Also! I finally had time to pause and enjoy some great YA lit, which I haven't had time for all semester. But the library told me the book I'd put in a hold request on was in, so I've read it this week and just finished it tonight. And damn, it was a good one, really good: Clockwork Angel (don't like the title, but do like the cover). I read Cassandra Clare's Mortal Instruments series and was like, meh, it's okay--lots of action, but I didn't feel totally connected to all the characters. But this one, zing, straight to my melodrama loving heart, mixed with great action, set in Britain in the 1890's, a bit steampunk, all done really well. Love, love, love.

Now I'm going to go shower, sleep, and wake up tomorrow and start the paper due next week on Samuel Coleridge.

Saturday, October 2, 2010

Writing Your Way (into &) Out of Doom Moments

I think trying to work one's way out of problematic theoretical knots is similar to figuring out plot problems/solutions. In revising my article on Twilight for publication, an article which reads the implications of the phenomenon positively instead of negatively, I find myself navigating feminisms to work out an alternative reading from the easy and obvious--that Twilight is bad, bad, bad and gives negative examples of a passive female main character. Ok, yes in some instances it does, and it certainly reflects a conservative ideology in places, but at the same time, it taps into a female fantasy that is so well done it has become virulently popular. My question is, why? What psychological needs is it meeting? And can we provide an answer that doesn't result in saying women/girl readers are stupid/bad//wrong and should feel guilty for liking it?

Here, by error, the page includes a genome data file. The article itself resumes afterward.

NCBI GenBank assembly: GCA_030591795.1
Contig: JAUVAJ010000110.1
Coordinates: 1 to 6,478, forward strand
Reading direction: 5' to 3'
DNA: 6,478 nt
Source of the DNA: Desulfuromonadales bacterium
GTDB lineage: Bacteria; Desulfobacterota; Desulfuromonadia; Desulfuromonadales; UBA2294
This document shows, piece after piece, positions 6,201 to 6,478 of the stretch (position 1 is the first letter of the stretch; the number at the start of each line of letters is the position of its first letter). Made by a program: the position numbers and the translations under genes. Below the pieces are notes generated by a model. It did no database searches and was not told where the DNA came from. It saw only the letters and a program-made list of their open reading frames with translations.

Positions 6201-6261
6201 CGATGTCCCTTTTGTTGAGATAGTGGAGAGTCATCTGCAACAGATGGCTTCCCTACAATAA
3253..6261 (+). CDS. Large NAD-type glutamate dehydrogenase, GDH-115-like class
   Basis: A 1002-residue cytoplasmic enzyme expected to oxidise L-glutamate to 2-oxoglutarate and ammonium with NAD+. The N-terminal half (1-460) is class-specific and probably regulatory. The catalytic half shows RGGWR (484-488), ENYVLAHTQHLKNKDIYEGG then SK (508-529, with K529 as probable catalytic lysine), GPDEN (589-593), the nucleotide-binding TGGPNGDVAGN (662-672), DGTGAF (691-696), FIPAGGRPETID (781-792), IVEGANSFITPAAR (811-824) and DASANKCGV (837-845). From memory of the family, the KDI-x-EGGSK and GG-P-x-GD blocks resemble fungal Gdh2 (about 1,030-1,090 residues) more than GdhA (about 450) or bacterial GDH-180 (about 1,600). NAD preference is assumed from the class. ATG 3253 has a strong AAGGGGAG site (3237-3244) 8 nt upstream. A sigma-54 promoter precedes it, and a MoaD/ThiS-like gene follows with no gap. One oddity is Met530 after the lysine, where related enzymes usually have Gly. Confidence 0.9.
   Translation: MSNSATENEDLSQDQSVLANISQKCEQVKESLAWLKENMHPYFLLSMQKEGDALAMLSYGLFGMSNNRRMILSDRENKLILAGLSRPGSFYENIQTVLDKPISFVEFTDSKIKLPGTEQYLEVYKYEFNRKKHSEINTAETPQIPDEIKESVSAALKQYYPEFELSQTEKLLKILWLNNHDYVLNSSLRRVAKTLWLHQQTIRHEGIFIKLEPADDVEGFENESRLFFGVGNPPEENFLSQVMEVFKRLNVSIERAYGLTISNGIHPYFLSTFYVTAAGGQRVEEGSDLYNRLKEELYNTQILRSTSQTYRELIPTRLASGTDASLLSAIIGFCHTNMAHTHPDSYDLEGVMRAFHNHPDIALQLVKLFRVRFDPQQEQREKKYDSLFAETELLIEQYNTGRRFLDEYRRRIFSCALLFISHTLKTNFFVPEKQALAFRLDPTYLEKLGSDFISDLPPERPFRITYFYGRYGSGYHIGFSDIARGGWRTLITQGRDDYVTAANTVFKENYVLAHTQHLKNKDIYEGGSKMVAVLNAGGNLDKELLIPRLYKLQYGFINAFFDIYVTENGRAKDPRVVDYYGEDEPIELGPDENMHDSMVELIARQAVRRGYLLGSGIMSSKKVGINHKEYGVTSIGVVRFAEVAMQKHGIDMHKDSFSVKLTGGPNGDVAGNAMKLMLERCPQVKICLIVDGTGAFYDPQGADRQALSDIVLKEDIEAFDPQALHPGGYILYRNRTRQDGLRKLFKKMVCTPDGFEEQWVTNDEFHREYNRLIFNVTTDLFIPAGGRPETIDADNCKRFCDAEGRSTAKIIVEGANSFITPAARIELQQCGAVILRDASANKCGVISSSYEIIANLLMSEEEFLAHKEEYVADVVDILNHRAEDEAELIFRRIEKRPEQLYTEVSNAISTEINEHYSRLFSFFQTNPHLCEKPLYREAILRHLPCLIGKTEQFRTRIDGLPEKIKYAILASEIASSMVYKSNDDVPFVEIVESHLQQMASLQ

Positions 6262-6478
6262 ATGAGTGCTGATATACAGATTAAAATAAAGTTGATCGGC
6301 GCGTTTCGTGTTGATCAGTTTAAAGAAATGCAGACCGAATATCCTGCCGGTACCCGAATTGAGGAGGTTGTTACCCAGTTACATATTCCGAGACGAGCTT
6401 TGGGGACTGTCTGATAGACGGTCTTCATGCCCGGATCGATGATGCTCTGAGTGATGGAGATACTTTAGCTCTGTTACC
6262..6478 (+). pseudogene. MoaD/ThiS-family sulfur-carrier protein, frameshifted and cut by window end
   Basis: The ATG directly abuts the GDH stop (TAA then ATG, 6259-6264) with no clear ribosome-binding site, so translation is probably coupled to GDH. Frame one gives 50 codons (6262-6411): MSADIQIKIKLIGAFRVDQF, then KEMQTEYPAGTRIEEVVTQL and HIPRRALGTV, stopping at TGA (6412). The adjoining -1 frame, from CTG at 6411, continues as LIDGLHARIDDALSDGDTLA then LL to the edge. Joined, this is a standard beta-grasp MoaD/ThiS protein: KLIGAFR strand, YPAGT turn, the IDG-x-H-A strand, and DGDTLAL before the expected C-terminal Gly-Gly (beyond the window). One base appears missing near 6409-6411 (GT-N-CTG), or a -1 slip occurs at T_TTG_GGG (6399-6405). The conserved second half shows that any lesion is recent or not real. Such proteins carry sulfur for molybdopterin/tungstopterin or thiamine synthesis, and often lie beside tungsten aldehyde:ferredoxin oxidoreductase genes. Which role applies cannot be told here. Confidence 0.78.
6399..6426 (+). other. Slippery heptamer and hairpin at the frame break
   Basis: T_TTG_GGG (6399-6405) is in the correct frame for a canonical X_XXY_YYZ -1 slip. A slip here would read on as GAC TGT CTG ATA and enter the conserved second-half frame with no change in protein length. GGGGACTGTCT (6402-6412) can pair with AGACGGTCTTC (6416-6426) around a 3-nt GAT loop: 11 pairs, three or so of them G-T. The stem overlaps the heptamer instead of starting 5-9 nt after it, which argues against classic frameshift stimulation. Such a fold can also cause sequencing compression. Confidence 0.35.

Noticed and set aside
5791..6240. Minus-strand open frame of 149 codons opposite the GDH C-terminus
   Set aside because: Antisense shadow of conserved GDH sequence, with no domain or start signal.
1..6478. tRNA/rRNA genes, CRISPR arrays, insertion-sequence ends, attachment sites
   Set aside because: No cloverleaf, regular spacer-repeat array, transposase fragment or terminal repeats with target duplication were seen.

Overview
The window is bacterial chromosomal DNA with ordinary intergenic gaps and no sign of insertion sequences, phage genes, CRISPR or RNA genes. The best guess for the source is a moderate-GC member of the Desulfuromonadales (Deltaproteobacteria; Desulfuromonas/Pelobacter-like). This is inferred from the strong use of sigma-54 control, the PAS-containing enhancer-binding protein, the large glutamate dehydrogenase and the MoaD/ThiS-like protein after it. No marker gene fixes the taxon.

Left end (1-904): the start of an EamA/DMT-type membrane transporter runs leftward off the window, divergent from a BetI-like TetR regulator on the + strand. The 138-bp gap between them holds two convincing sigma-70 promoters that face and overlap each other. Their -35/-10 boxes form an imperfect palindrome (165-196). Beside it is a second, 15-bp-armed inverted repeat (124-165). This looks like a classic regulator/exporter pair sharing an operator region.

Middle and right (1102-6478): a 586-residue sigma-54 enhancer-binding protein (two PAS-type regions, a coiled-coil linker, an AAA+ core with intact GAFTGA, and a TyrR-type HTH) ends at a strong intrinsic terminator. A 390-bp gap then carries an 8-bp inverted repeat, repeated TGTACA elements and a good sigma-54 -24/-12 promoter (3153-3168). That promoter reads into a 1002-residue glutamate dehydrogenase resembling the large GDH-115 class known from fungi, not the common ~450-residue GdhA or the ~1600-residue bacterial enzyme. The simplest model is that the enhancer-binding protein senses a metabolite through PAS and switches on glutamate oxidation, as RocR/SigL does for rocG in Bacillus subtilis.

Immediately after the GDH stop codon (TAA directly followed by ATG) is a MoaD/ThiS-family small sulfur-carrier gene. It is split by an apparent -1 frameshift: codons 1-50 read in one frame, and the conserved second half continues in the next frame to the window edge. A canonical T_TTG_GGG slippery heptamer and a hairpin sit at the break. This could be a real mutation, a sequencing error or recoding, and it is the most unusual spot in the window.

Plot-wise, I just watched an episode of Stargate Universe for the first time last night, and it reminded me of the importance of constantly creating "doom moments" where it seems like there is no way out and everybody is going to die. I think really every action sequence should have a moment like this, it makes the reversal (after the author ingeniuslly writes a way out of the doom) that much more satisfying. However, creating these moments (unless you are Joss Whedon who revels in them) can be difficult as a writer, uncomfortable in much the same way tackling difficult theoretically dilemmas can be. On both fronts, I'm forcing myself into the difficult places, because the results are always worth it.